Elves were a lot simpler to rule out, thanks Lord of the Rings the Movie, and your shield-surfing Legolas that has spawned a million "Kekekeke" bouncing clones. It's still hard to escape the fact that they're skinny humans with pointy ears, even with all the background lore behind them, I can't help but feel that. I know it's hard to make attractive humanoids in games, but those elves are pretty fuggly; we're not talking Liv Tyler fuggly, where the fuggly meter goes all the way around and comes back on the other side, and you actually find yourself deeply attracted to her even though you keep thinking of her Dad half the time. Maybe that's just me. No, the elves in LotRO just look like really bad plastic surgery mistakes: you know those celebrities who no longer look like they're part of the Earth gene pool any more? Put pointy ears on them, and you've got LotRO elves.

So, mentally kicking dirt into the weird-running, plastic surgery reject races meant that I had then ruled out the Loremaster class. At this point I had to review my reasoning again because I liked the idea of that class, I mean who doesn't want to be Gandalf? All the Legolas-loving men-in-tights can put their hands down. Gandalf is the sage. The wise man of ages. The force for good. If Tolkien had had just a shred of forethought he wouldn't have named him Gandalf the White, and the film would have instead gone: "Gandalf? Yes... That's what they used to call me. Gandalf the Grey. That was my name. I am Gandalf the Daddy. And I come back to you now at the turn of the tide.", and there would have been the classic line of "Who's your Daddy?" when he forced Sauron out from Theoden King. However, in LotRO the Loremaster is a strange class which doesn't seem to have a strong enough definition, and again there's the pet thing. Why do pet classes annoy me, well in this instance it's the choice of pets that you're restricted to:

Captain of Gondor: "Loremaster, the enemy horde outnumbers us by three to one, whatever can we do against such odds?"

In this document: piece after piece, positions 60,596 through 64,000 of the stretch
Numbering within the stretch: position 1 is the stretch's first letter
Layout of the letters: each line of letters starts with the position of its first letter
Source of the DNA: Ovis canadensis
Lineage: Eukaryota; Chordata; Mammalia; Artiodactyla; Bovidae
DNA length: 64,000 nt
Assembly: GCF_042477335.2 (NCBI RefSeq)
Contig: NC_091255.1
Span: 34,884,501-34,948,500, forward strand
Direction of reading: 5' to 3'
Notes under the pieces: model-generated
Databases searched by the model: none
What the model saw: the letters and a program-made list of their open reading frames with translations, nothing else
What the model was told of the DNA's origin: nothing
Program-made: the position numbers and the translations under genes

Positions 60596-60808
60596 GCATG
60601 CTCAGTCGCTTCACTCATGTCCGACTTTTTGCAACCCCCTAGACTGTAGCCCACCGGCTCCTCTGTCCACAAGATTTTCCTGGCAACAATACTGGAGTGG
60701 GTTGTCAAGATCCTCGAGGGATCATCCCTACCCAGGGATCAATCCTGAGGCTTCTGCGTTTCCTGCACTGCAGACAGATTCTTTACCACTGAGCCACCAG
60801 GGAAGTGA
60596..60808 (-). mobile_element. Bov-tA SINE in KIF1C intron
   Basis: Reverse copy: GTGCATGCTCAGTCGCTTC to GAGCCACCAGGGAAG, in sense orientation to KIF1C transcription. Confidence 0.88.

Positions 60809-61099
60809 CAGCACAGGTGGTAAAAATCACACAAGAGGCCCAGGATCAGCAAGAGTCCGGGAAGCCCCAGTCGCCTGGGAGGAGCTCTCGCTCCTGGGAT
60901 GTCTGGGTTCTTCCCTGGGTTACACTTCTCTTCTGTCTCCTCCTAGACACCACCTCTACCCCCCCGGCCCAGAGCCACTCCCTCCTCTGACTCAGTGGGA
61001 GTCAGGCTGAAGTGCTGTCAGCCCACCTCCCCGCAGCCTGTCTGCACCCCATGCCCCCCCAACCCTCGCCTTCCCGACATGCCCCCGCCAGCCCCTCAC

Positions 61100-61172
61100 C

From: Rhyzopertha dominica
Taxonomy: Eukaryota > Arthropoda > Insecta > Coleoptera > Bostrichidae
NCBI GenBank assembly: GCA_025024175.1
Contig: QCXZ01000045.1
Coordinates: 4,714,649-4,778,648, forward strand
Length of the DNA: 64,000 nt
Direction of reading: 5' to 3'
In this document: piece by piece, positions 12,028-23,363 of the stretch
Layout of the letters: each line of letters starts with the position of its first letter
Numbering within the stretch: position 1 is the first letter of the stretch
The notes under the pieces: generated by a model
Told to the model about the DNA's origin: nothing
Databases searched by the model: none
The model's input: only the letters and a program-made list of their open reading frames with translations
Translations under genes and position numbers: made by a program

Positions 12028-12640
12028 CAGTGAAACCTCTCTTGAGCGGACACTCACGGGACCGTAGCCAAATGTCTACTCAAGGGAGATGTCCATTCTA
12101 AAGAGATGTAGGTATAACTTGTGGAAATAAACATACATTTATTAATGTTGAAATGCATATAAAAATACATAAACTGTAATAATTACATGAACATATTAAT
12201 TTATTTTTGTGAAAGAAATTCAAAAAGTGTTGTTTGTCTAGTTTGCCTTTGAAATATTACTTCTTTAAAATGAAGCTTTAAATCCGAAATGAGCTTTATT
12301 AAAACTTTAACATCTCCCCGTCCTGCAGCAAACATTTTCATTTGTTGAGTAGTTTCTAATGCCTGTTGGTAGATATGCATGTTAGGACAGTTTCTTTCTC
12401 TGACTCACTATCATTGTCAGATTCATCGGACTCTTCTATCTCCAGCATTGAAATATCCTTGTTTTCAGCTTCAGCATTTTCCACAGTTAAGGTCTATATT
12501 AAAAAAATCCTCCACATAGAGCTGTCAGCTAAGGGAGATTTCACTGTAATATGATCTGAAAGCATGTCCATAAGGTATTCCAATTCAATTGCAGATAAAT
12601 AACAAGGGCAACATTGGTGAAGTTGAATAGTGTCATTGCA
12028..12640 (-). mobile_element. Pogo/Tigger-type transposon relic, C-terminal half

Loremaster: "Fear not little one, for I shall send my faithful companion to tackle them!"

Captain of Gondor: "Your faithful companion?"

Loremaster: "Yes, Alan, here"

Captain of Gondor: "Alan, is a small bird"

Loremaster: "Well... yes. But he is a fearsome fighter! He can perform great angry feats of rage if you give him a chance"

Captain of Gondor: "Loremaster, there are four hundred orcs out there, and you propose to attack them with a chaffinch"

Loremaster: "Alan is not a chaffinch, he's a lesser spotted wren."

Captain of Gondor: "Oh well then... Go on then, show us. Show us what mighty... "

Loremaster: "Alan."

Captain of Gondor: "What mighty Alan can do."

Loremaster: "Right Alan, this it, don't let me down. Off you go."

Alan: "Squawk!"

Loremaster: "There he goes. See! See him bravely attack the enemy head-on!"

Loremaster: "Oh dear."

Captain of Gondor: "They're... eating Alan. Is that a... dip? They actually brought some sort of herb dip, Loremaster."

*looks around*

Captain of Gondor: "Loremaster?"

Ok so the way the Loremaster class is implemented is actually a fairly clever way to get around the First Age Non-proliferation of Magic treaty of Middle Earth (Sauron is so getting a visit from the United Nations inspectors), but as I say, it just wouldn't work for me as far as I can tell, and so I could happily move on to the next race.